Because they thought I’m more inclined to Biafra; they asked me to come back to Lagos. They already told all easterners to go to the East and northerners back to the North. I personally traveled from London to Calabar. So, I didn’t go to Lagos. That was my life in Nigeria Army.

  Did you retire from the army or was it the crises that disengaged you?

The problem disengaged every easterner from the army. No Igbo person during the crises had business with the Nigeria Army.

Were you re-integrated into the Nigeria Army?

There was nothing like that. They never reengaged anybody. There was no Igbo officer they reengaged.

Was there anyone whose rank was reinstated in the 1980s?    

They did that to only one person and that was Col. Ogunewe.  But there was something the government did. After the civil war, there was an enquiry. They decided that some of us would be pensionable.

What do you think of Nigeria today?

Because I’m a retired colonel, I don’t have any perspective of Nigeria. I can’t say further. I don’t want people to misunderstand me. Whatever you think of that is what it is. Whatever Nigeria is today is what they want it to be. I can’t tell you whether it is good or bad.

Where do envisage the country to be in the next 10 years?

Because you cannot predict the future, may be it could be better or perhaps, worse. I can’t tell. If I tell you I know, it is a lie. I can’t tell you the direction it is heading. I can’t predict that. We wait and see the shape it will take. I tell you the truth; I have no idea of its direction.

  As an individual, what do you envisage in the next 10 years?

Already, I have seen my life, I’m a pensioner. The only thing I expect; if may be they are serious, I think there is a law that says you review pension every five years. I don’t know what it will look like; I can’t guess.

Does it mean you don’t have any projection for the next five to 10 years?

 Not at this age, can you plan anything?

I know there are so many physical things that you can’t do, are there no expectations from your children or things attached to you?

You know at this age, you can’t predict anything because you are living by day. To tell what tomorrow may be is a lie because I know that I have reached a certain age. All I know is that I’m just living the life. Luckily, l have not been getting ill to some extent. All I wish is that I won’t have problem.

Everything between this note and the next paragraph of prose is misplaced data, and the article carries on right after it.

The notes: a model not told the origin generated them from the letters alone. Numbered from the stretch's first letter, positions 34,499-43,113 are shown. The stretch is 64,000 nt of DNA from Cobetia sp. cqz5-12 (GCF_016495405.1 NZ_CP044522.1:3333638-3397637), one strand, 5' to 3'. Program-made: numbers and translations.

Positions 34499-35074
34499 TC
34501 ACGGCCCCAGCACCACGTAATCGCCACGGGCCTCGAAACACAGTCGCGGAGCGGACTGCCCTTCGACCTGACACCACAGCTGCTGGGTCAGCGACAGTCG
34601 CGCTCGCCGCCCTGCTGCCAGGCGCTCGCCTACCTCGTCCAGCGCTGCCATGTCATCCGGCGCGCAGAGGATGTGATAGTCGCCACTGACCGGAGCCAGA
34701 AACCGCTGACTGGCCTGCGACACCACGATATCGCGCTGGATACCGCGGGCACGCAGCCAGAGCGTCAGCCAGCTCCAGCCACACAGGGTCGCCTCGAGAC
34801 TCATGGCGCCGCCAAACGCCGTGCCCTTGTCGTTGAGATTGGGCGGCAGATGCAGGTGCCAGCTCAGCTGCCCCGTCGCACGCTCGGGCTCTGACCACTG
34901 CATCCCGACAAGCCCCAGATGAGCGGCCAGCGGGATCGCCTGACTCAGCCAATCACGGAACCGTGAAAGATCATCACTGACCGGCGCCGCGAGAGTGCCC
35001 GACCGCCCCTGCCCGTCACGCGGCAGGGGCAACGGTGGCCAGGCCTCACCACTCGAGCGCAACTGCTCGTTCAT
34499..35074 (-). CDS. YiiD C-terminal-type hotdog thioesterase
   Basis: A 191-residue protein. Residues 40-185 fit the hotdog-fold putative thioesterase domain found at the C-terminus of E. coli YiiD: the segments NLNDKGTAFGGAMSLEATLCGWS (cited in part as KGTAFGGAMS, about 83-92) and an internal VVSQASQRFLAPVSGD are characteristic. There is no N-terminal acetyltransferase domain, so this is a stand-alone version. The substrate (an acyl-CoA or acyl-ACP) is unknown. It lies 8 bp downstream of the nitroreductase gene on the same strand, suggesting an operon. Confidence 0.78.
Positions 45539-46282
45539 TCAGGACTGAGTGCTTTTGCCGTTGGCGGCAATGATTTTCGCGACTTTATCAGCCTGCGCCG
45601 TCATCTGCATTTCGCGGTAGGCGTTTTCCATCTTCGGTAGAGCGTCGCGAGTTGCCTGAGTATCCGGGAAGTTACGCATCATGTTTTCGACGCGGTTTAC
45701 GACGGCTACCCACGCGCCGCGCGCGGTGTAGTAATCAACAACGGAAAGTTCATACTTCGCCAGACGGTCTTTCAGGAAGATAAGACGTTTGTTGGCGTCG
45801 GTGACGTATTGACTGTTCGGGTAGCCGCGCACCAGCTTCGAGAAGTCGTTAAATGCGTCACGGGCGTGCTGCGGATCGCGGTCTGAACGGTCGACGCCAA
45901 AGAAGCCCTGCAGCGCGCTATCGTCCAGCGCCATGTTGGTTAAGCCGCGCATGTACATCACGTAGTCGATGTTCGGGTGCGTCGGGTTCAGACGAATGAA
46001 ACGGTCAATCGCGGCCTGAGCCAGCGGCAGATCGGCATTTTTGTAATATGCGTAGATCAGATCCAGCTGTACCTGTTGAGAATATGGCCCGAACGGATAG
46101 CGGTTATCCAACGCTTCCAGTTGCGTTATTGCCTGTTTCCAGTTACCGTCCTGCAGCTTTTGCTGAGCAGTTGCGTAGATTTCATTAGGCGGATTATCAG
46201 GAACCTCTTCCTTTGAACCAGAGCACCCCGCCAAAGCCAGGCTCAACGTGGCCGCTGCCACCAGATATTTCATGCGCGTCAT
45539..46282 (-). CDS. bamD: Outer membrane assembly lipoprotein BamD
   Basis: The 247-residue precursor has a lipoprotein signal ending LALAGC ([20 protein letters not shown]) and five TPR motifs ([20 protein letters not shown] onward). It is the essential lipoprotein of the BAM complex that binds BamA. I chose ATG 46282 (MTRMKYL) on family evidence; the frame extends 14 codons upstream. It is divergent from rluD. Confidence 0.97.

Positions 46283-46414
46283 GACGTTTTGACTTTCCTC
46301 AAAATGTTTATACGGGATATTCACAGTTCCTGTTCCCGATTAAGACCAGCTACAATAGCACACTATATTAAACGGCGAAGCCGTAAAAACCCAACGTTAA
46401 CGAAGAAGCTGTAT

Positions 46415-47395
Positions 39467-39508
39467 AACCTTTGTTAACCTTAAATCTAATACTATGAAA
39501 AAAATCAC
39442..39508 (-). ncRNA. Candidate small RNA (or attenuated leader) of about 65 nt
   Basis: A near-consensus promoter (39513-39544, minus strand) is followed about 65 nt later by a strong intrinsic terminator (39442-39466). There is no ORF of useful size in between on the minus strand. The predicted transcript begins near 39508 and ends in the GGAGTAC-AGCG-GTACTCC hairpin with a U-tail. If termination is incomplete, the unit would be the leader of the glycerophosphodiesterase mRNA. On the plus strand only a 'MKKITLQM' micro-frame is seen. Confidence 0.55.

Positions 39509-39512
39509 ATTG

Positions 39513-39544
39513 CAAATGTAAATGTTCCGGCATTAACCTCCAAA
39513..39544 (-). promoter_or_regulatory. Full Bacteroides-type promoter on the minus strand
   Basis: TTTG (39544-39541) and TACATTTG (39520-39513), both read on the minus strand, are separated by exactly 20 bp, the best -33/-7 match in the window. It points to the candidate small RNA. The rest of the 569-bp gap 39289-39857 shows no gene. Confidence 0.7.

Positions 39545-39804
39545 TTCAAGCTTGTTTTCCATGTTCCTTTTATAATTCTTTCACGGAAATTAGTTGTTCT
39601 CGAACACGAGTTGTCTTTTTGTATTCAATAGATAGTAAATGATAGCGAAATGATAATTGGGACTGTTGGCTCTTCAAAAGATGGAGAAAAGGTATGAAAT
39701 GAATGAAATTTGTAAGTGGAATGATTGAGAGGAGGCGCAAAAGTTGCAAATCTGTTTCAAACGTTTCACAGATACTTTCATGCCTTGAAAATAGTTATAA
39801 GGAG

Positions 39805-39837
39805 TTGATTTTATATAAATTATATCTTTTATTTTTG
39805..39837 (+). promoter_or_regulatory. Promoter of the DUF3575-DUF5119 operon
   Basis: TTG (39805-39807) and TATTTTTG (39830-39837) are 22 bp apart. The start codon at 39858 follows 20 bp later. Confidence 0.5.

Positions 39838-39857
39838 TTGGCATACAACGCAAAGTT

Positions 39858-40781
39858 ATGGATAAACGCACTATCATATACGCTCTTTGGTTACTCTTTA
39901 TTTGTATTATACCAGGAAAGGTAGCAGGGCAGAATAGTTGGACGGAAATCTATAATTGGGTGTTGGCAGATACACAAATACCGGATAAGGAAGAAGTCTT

What can you say regarding your contemporaries in the army and who are they?

My contemporaries so far in this Anambra, they are not living.

  And who are they?

They are many. How can I count them for you? They are too many. Ojukwu is there, you have Unugbe, among others.

Before the war broke out, was there any special relationship or feeling among your contemporaries?

In those days, we were much closer together than what is happening now. There are many reasons why you can’t compare what is happening now with our time. Bear in mind that in those days, we had regions and those regions had embassies.

There is nothing to compare. As for my soldier colleagues, those who survived the coups were the ones that remained. There was the July counter coup. All these coups were taking lives. I won’t tell you lies, I cannot imagine what would happen in the next two years. I’m not addressing my mind there anymore; rather I’m saying, well, if God wants me to live, let Him give me good health to live.

Can you say something about the 1966 coup?

All I know they say about it is that it was a tribal coup, but it wasn’t. We weren’t thinking that way that time. The country hadn’t gone the way it is today. Those who carried out the coup knew better their reason for that. You can’t talk about this thing because people will misunderstand you.

  Can you lend your voice to the recent call for revolution in Nigeria by the publisher of Sahara Reporters?

Revolution means change of government. If you cannot change the government by normal process, it is not correct then. Revolution is a very serious thing. It means the whole people will reject government. I don’t want to go into that.

  Were you to recall any memory, what will it be?

I know that after the war, even those who were our colleagues,  were kind to me. They made sure I wasn’t short of money. Some of them would even ask me to come and stay in a hotel where their command is and they are non-Igbo officers. Gibson Jalo from present Adamawa State was one of them.